New York Times best seller and Whitebread Book of the Year, Nobel Laureate Seamus Heaney's new translation of Beowulf comes to life in this gripping audio. Heaney's performance reminds us that Beowulf, written near the turn of another millennium, was intended to be heard not read.
Composed toward the end of the first millennium of our era, Beowulf is the elegiac narrative of the adventures of Beowulf, a Scandinavian hero who saves the Danes from the seemingly invincible monster Grendel and, later, from Grendel's mother. He then returns to his own country and lives to old age before dying in a vivid fight against a dragon.
The poem is about encountering the monstrous, defeating it, and then having to live on in the exhausted aftermath. In the contours of this story, at once remote and uncannily familiar at the end of the twentieth century, Seamus Heaney finds a resonance that summons power to the poetry from deep beneath its surface.
©2000 Seamus Heaney; (P)2000 Penguin Books Ltd., by arrangement with the BBC. Published by arrangement with W. W. Norton.
"The classic eighth-century English poem is strikingly presented, making accessible the story of a young man's heroic journey to find and slay two monsters." (Publishers Weekly)
This version is abridged but better than other unabridged versions. Seamus Heaney seems to have translated this story into modern English, not Old English like all other versions. This means that it is less poetic but very easy to understand. The result is an easier to follow story that has been whittled down to the essential core. Seamus Heaney as an author is excellent. He has an accent that makes this old Germanic tale feel authentic.
Simply put get this version. You will not regret it.
Jumps on his bed while licking the bottom of one foot. He persists in this life affirming act despite interference from the head nurse.
I was persuaded to buy this by reviews from Beowulf aficionados. They state that this is the version to get, so I got it . . . and it's okay. For all the whoopla it's just another rendition of Beowulf, In reciting the saga Mr. Heaney uses little vocal dynamics and the lines are spoken rather flatly. At same time, I surmise that Heaney's modern rendition is close in spirit and substance to the the original, and this is the thing which sent Medievalists' hearts racing. If you're not into line-by-line authenticity then expect a decent but not awesome version of the story. If you have to read Beowulf for high school or college this version would be useful because there is very little that is unclear.
Beowulf is the ultimate epic warrior story. It is fantastical and believable; it is poetic and savage.
This story of a great warrior king and his people was beautifully translated by Seamus Heaney. The translation is modern, but it does not loose any of the beauty of the poetry in its effort to be modern. The descriptions are vivid and the meaning is clear throughout the poem.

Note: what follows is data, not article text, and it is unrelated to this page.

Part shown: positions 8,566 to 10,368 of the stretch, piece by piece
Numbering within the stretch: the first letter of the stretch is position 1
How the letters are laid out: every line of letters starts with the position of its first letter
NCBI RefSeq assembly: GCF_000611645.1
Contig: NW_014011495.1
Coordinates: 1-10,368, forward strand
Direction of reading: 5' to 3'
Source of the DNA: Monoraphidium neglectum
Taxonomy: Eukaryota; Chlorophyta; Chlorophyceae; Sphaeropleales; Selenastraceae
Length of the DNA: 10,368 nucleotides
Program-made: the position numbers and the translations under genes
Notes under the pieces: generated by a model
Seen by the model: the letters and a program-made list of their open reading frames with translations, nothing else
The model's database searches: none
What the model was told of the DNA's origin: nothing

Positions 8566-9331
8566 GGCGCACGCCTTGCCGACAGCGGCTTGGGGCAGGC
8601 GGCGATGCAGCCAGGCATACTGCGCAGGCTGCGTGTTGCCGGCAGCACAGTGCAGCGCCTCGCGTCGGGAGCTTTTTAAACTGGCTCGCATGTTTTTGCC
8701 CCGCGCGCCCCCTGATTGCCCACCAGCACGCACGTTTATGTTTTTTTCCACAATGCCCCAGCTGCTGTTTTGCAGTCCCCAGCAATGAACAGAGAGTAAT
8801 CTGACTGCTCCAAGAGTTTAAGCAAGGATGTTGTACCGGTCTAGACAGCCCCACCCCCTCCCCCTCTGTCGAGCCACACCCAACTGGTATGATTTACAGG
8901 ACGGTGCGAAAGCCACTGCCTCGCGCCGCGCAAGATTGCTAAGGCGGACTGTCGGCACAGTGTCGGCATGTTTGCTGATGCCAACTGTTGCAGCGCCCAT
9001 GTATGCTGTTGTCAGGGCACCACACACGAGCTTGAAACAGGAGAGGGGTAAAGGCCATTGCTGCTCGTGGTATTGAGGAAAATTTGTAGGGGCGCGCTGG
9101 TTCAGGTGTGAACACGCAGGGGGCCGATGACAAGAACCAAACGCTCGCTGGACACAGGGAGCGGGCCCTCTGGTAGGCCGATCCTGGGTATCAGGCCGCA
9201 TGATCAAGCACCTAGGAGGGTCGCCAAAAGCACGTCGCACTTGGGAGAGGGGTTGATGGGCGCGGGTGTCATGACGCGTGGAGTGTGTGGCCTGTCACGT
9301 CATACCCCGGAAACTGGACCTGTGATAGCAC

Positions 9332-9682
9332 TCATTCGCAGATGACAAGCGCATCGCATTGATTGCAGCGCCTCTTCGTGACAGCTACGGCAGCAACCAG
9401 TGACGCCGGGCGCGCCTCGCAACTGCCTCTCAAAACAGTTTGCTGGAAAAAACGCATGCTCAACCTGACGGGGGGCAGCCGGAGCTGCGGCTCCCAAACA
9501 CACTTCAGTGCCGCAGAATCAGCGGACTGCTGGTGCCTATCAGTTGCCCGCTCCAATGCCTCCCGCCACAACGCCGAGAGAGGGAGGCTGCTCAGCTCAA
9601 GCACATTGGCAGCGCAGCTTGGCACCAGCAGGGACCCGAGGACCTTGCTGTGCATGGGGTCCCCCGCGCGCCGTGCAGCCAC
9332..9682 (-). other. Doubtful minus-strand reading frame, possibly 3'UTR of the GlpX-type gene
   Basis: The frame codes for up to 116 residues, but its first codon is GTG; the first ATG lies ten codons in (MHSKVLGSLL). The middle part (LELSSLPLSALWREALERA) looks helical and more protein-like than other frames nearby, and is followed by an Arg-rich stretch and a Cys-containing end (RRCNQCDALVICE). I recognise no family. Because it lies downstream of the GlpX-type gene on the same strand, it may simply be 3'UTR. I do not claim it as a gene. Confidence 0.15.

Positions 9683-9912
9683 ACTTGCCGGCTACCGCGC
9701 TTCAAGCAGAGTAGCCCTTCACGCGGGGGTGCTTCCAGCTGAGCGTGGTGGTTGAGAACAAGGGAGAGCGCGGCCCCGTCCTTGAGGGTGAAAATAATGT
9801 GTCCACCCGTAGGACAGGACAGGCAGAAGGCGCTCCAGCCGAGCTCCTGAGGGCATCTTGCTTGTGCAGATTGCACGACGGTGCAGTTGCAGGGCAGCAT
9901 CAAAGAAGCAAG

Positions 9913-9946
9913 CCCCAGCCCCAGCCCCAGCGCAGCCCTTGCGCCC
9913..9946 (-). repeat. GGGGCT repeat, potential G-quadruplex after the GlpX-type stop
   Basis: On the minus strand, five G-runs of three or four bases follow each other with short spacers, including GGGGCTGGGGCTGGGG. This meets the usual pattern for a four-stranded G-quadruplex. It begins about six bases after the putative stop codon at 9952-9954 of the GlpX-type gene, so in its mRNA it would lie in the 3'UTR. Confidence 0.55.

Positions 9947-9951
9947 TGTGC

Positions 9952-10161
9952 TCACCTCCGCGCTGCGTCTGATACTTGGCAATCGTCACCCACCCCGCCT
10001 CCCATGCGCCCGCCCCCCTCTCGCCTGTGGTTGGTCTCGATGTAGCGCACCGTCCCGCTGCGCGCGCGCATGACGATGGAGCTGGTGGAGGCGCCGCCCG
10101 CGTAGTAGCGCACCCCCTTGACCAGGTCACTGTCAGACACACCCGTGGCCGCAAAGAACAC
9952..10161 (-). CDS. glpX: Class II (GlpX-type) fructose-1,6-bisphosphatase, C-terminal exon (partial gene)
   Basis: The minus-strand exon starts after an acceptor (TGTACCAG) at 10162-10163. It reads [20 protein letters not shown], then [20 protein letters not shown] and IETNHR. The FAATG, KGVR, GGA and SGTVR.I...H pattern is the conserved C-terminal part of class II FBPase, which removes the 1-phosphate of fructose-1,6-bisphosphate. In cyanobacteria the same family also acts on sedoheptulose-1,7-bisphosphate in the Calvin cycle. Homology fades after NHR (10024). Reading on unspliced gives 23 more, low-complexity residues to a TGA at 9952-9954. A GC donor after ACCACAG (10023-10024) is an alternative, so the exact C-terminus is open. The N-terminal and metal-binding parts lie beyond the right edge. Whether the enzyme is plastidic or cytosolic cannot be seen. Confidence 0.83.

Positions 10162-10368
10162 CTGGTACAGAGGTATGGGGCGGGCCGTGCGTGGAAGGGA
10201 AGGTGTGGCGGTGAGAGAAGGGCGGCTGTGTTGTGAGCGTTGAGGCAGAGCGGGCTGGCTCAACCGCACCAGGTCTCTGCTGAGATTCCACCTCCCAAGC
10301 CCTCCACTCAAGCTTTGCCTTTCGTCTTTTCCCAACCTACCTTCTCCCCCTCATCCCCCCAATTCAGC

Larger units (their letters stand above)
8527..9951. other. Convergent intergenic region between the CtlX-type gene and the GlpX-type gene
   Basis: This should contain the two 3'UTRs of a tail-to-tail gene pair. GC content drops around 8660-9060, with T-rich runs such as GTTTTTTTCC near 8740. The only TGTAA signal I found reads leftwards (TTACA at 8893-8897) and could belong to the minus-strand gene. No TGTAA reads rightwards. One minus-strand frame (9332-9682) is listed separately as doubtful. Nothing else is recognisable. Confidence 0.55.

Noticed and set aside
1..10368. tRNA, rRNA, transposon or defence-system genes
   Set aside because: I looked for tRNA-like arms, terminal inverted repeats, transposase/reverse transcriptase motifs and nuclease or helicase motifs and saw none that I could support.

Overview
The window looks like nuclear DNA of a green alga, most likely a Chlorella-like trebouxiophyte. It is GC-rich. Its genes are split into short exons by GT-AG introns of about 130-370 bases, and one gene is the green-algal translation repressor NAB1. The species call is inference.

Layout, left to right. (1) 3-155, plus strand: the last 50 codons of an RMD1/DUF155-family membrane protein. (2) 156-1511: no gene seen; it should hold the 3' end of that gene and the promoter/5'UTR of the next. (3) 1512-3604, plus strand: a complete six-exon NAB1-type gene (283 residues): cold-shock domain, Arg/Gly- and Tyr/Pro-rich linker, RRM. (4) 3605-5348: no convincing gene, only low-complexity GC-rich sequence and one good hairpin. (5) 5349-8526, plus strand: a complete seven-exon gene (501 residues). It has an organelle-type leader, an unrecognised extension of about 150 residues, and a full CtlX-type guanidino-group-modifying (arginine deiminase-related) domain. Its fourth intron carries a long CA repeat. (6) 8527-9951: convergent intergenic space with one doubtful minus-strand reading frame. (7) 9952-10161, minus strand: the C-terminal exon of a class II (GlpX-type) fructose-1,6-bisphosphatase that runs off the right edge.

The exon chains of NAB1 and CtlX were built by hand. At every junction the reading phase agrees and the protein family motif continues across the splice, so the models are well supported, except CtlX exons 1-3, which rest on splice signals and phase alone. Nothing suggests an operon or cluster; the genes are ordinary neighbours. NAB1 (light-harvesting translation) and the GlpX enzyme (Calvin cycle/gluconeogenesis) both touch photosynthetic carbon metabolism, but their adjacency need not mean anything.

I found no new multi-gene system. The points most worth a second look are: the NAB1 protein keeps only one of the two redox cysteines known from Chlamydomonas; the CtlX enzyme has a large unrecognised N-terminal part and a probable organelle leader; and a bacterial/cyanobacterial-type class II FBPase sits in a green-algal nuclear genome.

As to the narration, Seamus Heany's rendition is masterful. He does not attempt to differentiate between the various voices in the poem, but that allows for better concentration on the poetry, itself. This reading of Beowulf would be best enjoyed before bed with a cup of tea in your favorite chair. I would be interested to hear a narration that does differentiate between the voices, but I did not feel slighted by this reading in any way. Heaney's voice is beautiful, clear, and melodic.
For those who are not familiar with the poem, you should be aware that all does not necessarily end well. That's all I'll say about the plot, itself. As this is the oldest surviving Old English poem (at least to my knowledge), the plot is generally known. Just don't approach it thinking that it's Disney-esque. That's not to say that there is anything that could be considered inappropriate in the poem - it's just to say that little ones might not be ready for everything in it.
I would highly recommend this audiobook to anyone interested in poetry, epic battles, Old English, or even just something different because there's nothing else quite like Beowulf in all of literature.
I got this for a school report and it was so much better to listen to it then read it. Seamus Heaney has a great voice for the part and was able to make even the parts where they are just listing Danish kings interesting.
A fine, poetic translation, too. The cut sections are chiefly from the narrative digressions, so they don't hurt the flow of the main story. Still, I wish they had let the late Heaney record an unabridged version.
Don't think just buy. This is the most amazing rendering of this heroic and timeless tale that should be an inspiration to humanity and each individual person.
There is a reason this translation is so widely acclaimed. Because it is not a poetic translation, care has been taken to preserve the original Old English feel. This is especially evident in visceral phrases like "bone cage" for ribs and "word locker" mouth and vocabulary. But even so, the translation is modern enough that it feels natural.
It takes someone of his stature to make me revisit the things I remember reading in college. I can count on one hand the number of poems I've read in the past decade. This is one. And it is breath-taking and wonderfully read. Why haven't I made a greater effort to find these things?! Why haven't I read more?! Thank you for reminding me, Seamus Heaney!
The narrator's tone preserves the poetic nature of the book. As if it were told by an eyewitness. Remove the quality of narration and you still have something great. Really enjoyable.
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